What was that you forgot? Let’s see, while you were away at Build or glued to the live streams, there was something you were supposed to do… hum… what was it…?
Something green… oh, oh. Plants. You forgot to water your plants!
Today’s Hardware Friday post might help you next time that happens. Oh sure, there’s many low tech ways to handle this, but why use them when you can create an entire hardware project and infrastructure to do it! 🙂
I’ve finally come to a reasonably advanced stage on a project I’ve been wanting to do for a while: An automated urban garden. I’ve always liked the idea of houseplants, but never had the skill or the attention to detail to keep said plants alive. This seemed like the perfect opportunity to outsource the care of the plants to a Netduino.
At this point, the garden will automatically water plants, optionally using a soil moisture sensor. The reservoir that holds the water will alert you when it needs refilling. It also shines a grow lamp on the plants in a way that simulates the change in sunlight over the year. The whole thing can be controlled via Bluetooth and an Android application.
I’ve documented my experience, and most of the garden, here:
And I’ve included all the code, and lots of other things, here: https://drive.google…eE0&usp=sharing
t’s not a hundred-percent finished yet, and is a bit crude, but hopefully I’ll have some lovely flowers soon!
Adventures in Automated Indoor Gardening
- Parts List
- Feature Set
- Finished Garden
- The Code
- Android Application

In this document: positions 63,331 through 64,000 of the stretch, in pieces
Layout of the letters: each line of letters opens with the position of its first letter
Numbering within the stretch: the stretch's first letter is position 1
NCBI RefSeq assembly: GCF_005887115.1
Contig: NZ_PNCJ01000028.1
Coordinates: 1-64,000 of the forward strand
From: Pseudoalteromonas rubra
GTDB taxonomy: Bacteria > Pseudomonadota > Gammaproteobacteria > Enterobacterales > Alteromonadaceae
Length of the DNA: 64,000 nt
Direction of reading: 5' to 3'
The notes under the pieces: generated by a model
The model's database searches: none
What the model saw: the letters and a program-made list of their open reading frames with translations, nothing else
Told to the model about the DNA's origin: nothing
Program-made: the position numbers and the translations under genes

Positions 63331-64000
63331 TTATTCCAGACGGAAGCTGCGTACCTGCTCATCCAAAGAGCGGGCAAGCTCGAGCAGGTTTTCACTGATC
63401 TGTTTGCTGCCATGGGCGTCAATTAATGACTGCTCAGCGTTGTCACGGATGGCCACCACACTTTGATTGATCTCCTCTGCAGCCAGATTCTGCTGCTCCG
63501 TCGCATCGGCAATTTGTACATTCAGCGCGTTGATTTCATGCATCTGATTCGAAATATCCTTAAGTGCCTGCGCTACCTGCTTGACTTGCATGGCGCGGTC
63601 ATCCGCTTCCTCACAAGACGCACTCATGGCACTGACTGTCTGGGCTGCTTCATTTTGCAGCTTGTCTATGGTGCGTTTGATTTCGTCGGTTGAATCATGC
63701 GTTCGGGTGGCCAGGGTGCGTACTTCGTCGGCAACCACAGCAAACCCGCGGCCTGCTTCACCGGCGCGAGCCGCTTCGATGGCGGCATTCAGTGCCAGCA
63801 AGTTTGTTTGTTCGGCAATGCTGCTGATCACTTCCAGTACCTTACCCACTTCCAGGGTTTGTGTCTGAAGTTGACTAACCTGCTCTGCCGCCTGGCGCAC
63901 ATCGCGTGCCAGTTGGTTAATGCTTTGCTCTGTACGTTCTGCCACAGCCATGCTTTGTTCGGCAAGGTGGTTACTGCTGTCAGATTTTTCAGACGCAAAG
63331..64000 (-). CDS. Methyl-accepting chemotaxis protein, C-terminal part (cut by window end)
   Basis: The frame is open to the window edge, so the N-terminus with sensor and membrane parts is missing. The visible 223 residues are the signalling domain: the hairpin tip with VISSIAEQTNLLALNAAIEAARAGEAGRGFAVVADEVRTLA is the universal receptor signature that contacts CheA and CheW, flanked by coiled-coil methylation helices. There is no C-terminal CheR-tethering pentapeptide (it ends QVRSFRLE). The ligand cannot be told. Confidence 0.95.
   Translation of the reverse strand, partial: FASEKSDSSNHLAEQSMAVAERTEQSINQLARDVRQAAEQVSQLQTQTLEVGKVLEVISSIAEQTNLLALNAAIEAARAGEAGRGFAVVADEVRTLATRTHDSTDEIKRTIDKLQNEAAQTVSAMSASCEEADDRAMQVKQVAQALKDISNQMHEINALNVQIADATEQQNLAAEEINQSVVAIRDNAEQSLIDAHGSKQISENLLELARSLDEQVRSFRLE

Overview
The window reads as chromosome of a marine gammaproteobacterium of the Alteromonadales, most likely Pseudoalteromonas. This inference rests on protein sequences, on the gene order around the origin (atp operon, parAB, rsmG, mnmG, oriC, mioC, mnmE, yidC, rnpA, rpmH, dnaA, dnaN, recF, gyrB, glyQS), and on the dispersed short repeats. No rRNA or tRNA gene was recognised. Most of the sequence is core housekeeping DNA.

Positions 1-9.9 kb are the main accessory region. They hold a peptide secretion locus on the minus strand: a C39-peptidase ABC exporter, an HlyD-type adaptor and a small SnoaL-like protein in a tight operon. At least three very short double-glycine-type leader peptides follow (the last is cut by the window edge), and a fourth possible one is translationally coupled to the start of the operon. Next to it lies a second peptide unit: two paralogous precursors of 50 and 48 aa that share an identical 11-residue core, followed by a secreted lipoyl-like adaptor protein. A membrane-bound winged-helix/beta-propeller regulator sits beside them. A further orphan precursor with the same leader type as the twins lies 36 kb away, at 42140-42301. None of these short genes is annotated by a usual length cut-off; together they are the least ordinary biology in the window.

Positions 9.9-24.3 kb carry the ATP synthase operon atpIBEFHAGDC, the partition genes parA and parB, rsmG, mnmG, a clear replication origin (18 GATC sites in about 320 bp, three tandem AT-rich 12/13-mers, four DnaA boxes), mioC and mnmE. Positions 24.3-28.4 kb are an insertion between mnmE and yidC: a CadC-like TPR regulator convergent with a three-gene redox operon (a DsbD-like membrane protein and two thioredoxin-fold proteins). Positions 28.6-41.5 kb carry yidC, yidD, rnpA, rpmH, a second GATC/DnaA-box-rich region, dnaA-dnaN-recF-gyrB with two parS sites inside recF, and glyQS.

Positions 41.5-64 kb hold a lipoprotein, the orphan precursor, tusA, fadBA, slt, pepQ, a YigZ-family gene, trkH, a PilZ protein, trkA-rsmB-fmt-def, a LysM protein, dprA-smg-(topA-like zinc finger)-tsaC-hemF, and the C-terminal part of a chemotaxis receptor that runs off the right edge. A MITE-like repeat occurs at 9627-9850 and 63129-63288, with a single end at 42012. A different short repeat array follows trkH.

- Alternate Configurations
Living in a studio apartment in Brooklyn does not afford one much opportunity for gardening. Still, while looking at an unused alcove in my apartment I thought it might be the perfect place for some houseplants. Well, perfect except for the total lack of light or any perceivable gardening skills on my part.
Thus the idea of an automated urban garden was born. A chance to bring a little life into a little apartment. It would need to be small to fit in the alcove. It would need to be self-maintaining to remove my plant killing tendencies from the equation. It would need to be relatively inexpensive because obviously. I’m not a professional programmer or electrical engineer by any means, so I’m sure there are many ways this project could be improved, but as a hobbyist this project was very interesting and I learned a lot. So herein I’ll do my best to share my adventures in urban gardening.
As a note: All the images and code mentioned in this document, along with some more that isn’t, can be found in this shared folder, there are even a few videos. Feel free to poke around. If you have any questions or comments, you can send them my way, or check out this thread in the Netduino forums. I hope you enjoy!